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Do you really need to get a soil test?

If you’ve never had a soil test done you might wonder if they are really necessary, especially if the turf and plants you manage seem healthy.

But there are things soil tests can tell you that could help save you time, money and labor on the job and avoid excessive use of fertilizers and pesticides, said Tim Fernald, a Ewing Education instructor specializing in agronomics, soil and plant science.

What can a soil test tell you?

Soil tests generally tell you a soil’s nutrient supplying power and other important characteristics including: NPK Fertilizer

  • Levels of phosphorus (P), potassium (K), calcium (Ca), magnesium (Mg) and other minor nutrients
  • Percent of organic matter
  • Soluble salt level
  • Soil pH

Some tests will also give you a soil profile or particle analysis, which tells you the soil type based on its composition of sand, silt and clay.

How can getting a soil test help me? 

Soil tests provide the information needed for building an effective fertilizer program, can help diagnose problems and prevent future ones.

“Soil tests will keep your fertilizer budget in check and help you practice good maintenance stewardship,” said Fernald.

With the test results, you can determine if the amount and types of fertilizer best suited to the sites needs and avoid over and under fertilization.  Soil Types

A soil test will also let you know if you should adjust the soil pH on site. Having a slightly acidic to neutral pH generally provides maximum nutrient availability, prevents micronutrient deficiencies and prevents the build-up of lawn thatch.

And identifying the soil type will help you know the potential for leaching or run-off in order to plan accordingly. For example, sandy soils tend to be prone to leaching with low nutrient reserve, while loamy soils are less prone to leaching and generally have a higher nutrient reserve.

Overall, the information from a soil test can help you better maintain adequate soil fertility for healthy plants, improve pest and disease resistance, and save you and your clients a lot of headaches.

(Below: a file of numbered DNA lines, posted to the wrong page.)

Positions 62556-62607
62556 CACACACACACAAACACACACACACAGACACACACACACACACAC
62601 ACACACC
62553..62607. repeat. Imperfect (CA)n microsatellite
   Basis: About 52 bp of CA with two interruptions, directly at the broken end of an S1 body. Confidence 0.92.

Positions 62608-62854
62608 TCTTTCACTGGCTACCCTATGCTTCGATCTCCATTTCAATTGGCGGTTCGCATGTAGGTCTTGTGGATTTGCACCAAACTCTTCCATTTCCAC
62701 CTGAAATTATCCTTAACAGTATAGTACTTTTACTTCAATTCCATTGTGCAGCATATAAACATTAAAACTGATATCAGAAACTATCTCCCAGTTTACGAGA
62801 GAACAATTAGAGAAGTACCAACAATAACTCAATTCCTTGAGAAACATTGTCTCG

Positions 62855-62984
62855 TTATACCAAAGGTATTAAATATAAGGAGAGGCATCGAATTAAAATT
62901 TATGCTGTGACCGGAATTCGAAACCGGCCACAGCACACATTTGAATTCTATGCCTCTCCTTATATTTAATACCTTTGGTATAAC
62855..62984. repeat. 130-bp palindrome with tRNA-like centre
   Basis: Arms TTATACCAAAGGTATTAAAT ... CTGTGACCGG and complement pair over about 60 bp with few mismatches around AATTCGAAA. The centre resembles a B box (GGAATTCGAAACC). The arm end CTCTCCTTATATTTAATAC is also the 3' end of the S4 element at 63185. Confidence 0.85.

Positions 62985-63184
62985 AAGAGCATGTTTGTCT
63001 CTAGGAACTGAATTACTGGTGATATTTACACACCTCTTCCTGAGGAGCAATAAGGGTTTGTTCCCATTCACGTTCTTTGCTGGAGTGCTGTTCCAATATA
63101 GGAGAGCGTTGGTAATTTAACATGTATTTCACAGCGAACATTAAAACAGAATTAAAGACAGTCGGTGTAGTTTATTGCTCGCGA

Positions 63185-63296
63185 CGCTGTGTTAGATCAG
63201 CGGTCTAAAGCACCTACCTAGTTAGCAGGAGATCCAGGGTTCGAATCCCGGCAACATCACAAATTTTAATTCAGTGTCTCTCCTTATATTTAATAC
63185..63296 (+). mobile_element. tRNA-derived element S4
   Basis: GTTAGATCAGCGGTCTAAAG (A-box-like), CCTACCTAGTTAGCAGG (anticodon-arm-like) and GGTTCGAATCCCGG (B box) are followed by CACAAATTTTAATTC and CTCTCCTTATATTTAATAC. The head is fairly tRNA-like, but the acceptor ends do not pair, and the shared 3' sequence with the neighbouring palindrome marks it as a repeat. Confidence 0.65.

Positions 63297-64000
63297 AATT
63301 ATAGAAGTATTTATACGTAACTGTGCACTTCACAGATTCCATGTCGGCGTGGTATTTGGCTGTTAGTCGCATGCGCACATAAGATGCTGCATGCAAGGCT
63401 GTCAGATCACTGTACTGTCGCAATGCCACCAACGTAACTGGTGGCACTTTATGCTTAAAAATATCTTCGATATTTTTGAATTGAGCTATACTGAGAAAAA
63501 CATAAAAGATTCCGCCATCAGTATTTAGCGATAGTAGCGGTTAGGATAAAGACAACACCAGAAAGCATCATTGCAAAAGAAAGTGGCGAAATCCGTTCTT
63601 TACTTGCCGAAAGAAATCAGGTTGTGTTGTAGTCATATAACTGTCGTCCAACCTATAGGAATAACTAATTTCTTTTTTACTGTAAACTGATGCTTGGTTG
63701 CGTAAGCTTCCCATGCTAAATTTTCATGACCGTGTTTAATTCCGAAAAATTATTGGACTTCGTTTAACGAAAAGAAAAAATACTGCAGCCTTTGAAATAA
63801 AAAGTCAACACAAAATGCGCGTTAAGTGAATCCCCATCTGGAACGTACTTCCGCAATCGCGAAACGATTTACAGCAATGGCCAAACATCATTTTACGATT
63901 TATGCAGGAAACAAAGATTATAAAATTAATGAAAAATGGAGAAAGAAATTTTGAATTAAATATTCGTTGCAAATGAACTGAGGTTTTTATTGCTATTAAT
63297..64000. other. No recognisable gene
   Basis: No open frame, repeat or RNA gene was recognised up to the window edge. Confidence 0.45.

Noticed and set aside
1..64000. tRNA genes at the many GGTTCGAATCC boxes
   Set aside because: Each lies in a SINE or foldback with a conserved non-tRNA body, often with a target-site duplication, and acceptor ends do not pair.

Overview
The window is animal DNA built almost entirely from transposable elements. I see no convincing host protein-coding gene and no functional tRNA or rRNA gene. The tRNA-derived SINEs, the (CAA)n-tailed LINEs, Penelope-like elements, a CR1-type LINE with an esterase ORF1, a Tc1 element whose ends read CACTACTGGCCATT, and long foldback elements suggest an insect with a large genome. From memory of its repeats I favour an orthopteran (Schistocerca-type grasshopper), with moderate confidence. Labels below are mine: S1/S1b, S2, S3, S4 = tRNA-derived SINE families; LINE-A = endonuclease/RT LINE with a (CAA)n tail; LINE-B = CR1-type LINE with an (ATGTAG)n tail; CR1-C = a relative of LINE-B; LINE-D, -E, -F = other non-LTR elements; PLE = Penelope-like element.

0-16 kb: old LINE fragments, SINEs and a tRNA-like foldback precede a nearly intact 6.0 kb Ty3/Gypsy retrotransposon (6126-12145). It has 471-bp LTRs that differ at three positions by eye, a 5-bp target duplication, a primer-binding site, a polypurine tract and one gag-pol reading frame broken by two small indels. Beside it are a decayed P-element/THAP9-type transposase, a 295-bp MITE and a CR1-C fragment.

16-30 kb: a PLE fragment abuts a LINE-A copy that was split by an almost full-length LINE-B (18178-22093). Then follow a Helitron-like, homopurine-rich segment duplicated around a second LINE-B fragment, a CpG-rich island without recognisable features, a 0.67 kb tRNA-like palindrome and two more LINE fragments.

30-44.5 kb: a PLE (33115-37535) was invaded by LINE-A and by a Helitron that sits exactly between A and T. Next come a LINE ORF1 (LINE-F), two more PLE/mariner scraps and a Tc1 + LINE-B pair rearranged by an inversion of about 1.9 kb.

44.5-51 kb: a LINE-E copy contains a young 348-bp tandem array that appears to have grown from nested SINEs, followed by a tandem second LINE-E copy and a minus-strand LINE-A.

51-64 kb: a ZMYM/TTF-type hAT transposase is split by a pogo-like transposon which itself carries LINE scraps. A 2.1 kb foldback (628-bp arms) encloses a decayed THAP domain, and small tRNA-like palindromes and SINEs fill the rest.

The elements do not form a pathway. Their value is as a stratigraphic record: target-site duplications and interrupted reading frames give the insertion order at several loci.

When should I get a soil test done?

The ideal time to get a soil test is when you are establishing a new site and every two or three years on established sites, said Fernald.

“Consider also getting a soil test when the turf or plants are not responding to current fertilizer applications,” he said.

To get meaningful and useful test results, be sure to sample soil correctly, at the same time each year, and maintain a record of your fertilizer applications.

Soils can be sampled any time, just make sure the soil isn’t frozen when you plan to do so.

“I like to sample and have soils tested in the fall or early spring to plan for the next year’s fertilization program and budget,” Fernald said.

When do I need to get a water or plant tissue analysis? PRIMG.Irrigation.Plant.Drip

Getting a water analysis is an important first step in determining its suitably for irrigation.

A plant tissue analysis can be an important second step to soil testing. A soil test is limited to the depth of sampling, but a plant tissue analysis can show what nutrients the plant is taking up throughout the entire rooting zone and whether the levels found are adequate, deficient or excessive.

A plant tissue analysis is especially helpful when troubleshooting plant issues by comparing a "good" area with a "bad" area.

Where can I get a soil test, and water or plant tissue analysis?

Your local Ewing Irrigation & Landscape Supply store offers easy testing through AgSource Laboratories and A & L Labs for soil, plant tissue and irrigation water. Some universities also offer testing services.

Contact your local Ewing store for sampling instructions and test options, then bring your sample to the store. A Ewing service professional will process your order and send your sample to the lab.

Soil test results are normally available by email within a week to help you make more informed management decisions for your site.

Soil, Water and Plant Tissue Tests Available at Ewing

  • Diagnostic Analysis - Basic Soil Test (95105100)
  • Turf Elite - Basic Soil Test and Turf Specific Recommendations (95105400)
  • Deluxe Analysis - Basic Soil Test and Additional Test (95105500)
  • Plant Tissue Analysis (95106100)
  • Irrigation Water Analysis (95106500)

TAGS: Soil Health, Fertilizer, Soil Testing